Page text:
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Stabilizing braces used on pistols must be registered under final rule

The change, which could face a court challenge, aims to close a loophole on a device that makes pistols more like short-barreled rifles

Attorney General Merrick Garland arrives at a news conference at the Department of Justice on Thursday. (Leah Millis/Reuters)

The Justice Department announced Friday that it has submitted final rules that would apply more security checks on gun owners and sellers who use unregulated stabilizing braces to effectively transform pistols into more deadly rifles.

The rules would not change federal gun laws, but officials said they provide a clear interpretation to existing regulations and close a loophole that allowed people who use the devices to skirt some rules applied to rifles but not to handguns.

It’s the Biden administration’s latest attempt to modestly strengthen gun laws even as Congress declines to consider more aggressive legislative action sought by the president. In August, an executive action to crackdown on the online sale of untraceable gun parts known as “ghost guns” took effect.

Owners of short-barreled rifles — compact weapons that often can be braced against the shoulder to spray bullets faster and with more accuracy — must pay extra taxes and apply to register the rifles with the federal government.

Applying the stabilizing brace to a pistol allows the weapon to function like a short-barreled rifle without the gunowner facing the same federal regulations. Under the new rules, if the stabilizing brace is affixed to a pistol, sellers and gun owners would have go through an extra vetting process as they apply to register the gun with the federal Bureau of Alcohol, Tobacco Firearms and Explosives.

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Stabilizing braces were designed to help people with disabilities use pistols; the new rules would not require extra regulations when the accessory is used for this purpose.

“Almost a century ago, Congress determined that short-barreled rifles must be subject to heightened requirements,” Attorney General Merrick Garland said in a call with reporters Friday. “Today’s rule makes clear that firearm manufacturers, dealers and individuals cannot evade these important public safety protections simply by adding accessories to pistols that transform them into short-barreled rifles.”

Gun control advocates have long pushed for the federal government to clamp down on stabilizing braces — an effort that gained more traction after the devices were used by pistol-wielding assailants in both the 2019 Dayton, Ohio, shooting that killed nine people and the 2021 Boulder, Colo., shooting that killed 10 people. Officials estimate that there are 3 million stabilizing braces in the country.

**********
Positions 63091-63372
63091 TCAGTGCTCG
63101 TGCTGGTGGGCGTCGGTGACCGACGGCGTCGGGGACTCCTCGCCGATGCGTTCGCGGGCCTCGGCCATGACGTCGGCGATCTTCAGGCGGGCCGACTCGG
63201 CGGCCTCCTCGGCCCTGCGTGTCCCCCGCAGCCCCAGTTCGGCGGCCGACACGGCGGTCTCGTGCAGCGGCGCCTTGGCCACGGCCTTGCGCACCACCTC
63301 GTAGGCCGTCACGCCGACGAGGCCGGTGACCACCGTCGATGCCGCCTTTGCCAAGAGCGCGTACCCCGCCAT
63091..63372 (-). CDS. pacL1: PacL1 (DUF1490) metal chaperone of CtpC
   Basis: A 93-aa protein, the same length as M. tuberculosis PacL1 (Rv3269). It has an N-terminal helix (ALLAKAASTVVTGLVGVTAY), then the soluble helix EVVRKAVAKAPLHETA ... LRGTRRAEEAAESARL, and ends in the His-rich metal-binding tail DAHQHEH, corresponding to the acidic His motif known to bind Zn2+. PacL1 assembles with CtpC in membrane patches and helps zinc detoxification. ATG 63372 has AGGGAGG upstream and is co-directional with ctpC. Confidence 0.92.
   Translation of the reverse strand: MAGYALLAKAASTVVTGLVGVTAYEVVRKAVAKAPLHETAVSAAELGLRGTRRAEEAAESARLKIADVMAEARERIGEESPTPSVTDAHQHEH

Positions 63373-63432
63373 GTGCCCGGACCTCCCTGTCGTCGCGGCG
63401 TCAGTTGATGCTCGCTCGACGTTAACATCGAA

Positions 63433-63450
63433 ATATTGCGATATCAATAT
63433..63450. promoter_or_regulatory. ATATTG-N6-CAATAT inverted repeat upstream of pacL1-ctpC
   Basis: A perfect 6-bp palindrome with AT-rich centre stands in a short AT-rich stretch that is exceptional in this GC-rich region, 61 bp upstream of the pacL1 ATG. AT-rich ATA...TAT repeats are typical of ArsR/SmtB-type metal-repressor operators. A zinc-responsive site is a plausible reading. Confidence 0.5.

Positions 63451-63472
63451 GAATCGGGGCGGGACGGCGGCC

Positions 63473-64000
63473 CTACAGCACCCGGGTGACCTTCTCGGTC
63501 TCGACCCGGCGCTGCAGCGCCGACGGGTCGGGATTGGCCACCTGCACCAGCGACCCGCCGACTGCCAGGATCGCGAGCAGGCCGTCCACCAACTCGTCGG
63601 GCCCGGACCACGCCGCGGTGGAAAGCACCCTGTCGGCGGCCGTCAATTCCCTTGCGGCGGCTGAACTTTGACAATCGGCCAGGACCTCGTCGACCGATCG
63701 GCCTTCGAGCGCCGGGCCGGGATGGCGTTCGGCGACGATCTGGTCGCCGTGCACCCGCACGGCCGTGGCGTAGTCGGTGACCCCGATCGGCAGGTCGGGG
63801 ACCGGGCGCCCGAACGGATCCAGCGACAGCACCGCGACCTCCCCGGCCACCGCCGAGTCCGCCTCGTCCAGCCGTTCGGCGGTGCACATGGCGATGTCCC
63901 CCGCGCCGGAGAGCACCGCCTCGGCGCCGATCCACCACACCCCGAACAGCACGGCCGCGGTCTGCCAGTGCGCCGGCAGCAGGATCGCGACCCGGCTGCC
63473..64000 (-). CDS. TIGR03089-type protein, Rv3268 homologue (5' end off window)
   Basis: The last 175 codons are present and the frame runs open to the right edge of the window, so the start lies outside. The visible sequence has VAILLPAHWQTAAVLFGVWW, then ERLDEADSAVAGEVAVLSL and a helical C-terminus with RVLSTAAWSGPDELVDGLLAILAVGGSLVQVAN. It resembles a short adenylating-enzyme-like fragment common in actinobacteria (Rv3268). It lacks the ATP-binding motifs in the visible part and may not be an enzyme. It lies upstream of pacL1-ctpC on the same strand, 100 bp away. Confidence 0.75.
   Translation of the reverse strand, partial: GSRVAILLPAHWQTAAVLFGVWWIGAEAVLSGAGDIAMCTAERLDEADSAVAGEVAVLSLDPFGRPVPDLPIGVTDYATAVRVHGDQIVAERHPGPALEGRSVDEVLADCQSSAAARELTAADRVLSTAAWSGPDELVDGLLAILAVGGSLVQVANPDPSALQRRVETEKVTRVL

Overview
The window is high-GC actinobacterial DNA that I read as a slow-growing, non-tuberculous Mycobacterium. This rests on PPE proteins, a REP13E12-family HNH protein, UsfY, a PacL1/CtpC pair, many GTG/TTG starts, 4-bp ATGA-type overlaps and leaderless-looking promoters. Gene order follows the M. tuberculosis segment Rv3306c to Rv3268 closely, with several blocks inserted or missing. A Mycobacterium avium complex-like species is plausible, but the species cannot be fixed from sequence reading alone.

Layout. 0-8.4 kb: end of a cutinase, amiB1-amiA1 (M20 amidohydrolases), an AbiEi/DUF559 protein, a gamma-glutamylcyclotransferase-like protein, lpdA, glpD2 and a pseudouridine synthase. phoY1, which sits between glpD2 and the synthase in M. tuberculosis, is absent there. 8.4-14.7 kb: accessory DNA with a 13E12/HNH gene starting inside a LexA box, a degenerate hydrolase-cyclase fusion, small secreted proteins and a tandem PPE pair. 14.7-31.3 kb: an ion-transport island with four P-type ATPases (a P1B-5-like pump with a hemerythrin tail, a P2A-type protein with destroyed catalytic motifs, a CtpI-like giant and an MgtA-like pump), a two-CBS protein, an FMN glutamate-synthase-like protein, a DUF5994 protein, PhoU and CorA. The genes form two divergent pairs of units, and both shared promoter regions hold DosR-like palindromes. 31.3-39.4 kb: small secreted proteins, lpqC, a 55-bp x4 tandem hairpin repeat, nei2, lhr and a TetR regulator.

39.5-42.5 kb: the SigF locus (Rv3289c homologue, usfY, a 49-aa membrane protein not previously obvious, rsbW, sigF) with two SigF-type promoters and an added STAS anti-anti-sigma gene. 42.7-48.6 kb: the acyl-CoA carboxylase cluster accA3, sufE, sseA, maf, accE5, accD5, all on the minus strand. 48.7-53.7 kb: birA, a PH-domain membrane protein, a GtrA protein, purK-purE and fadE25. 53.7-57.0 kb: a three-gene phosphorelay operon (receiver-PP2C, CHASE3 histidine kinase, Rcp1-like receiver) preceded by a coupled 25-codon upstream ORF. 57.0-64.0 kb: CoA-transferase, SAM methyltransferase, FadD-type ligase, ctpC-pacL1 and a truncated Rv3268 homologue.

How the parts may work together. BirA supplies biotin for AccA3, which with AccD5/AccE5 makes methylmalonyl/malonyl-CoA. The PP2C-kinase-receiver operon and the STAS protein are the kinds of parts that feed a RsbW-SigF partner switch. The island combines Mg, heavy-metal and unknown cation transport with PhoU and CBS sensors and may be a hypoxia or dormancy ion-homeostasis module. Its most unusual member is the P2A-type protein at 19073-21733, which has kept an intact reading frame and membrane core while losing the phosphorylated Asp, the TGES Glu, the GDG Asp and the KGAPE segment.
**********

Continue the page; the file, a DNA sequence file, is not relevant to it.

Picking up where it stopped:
The gun implicated in Boulder uses the same ammunition as an AR-15. It’s legally a pistol.

During the Trump administration, ATF proposed new rules to regulate the gun accessory, but pulled them amid outcries from Republicans in Congress. In 2021, Biden vowed to write new rules that would make clear that stabilizing braces should be subject to the restrictions of short-barreled rifles under the National Firearms Act.

Officials said ATF received 237,000 comments during the public comment period of the rulemaking process.

Gun right groups slammed the new rules Friday, saying they are an effort to bypass Congress and create a large federal gun registration.

“The admin continues to find ways to attack gun owners,” the lobbying group Gun Owners of America wrote on Twitter.

The interpretation of the rules — which could be challenged in court — take effect once they are published in the Federal Register, which is expected to happen next week. Manufacturers, dealers and gun owners will have 120 days to register their weapons and comply.

“This rule enhances public safety and prevents people from circumventing the laws Congress passed almost a century ago,” said ATF Director Steven Dettelbach. “In the days of Al Capone, Congress said back then that short-barreled rifles and sawed-off shotguns should be subjected to greater legal requirements than most other guns.”

Mark Berman contributed to this report.

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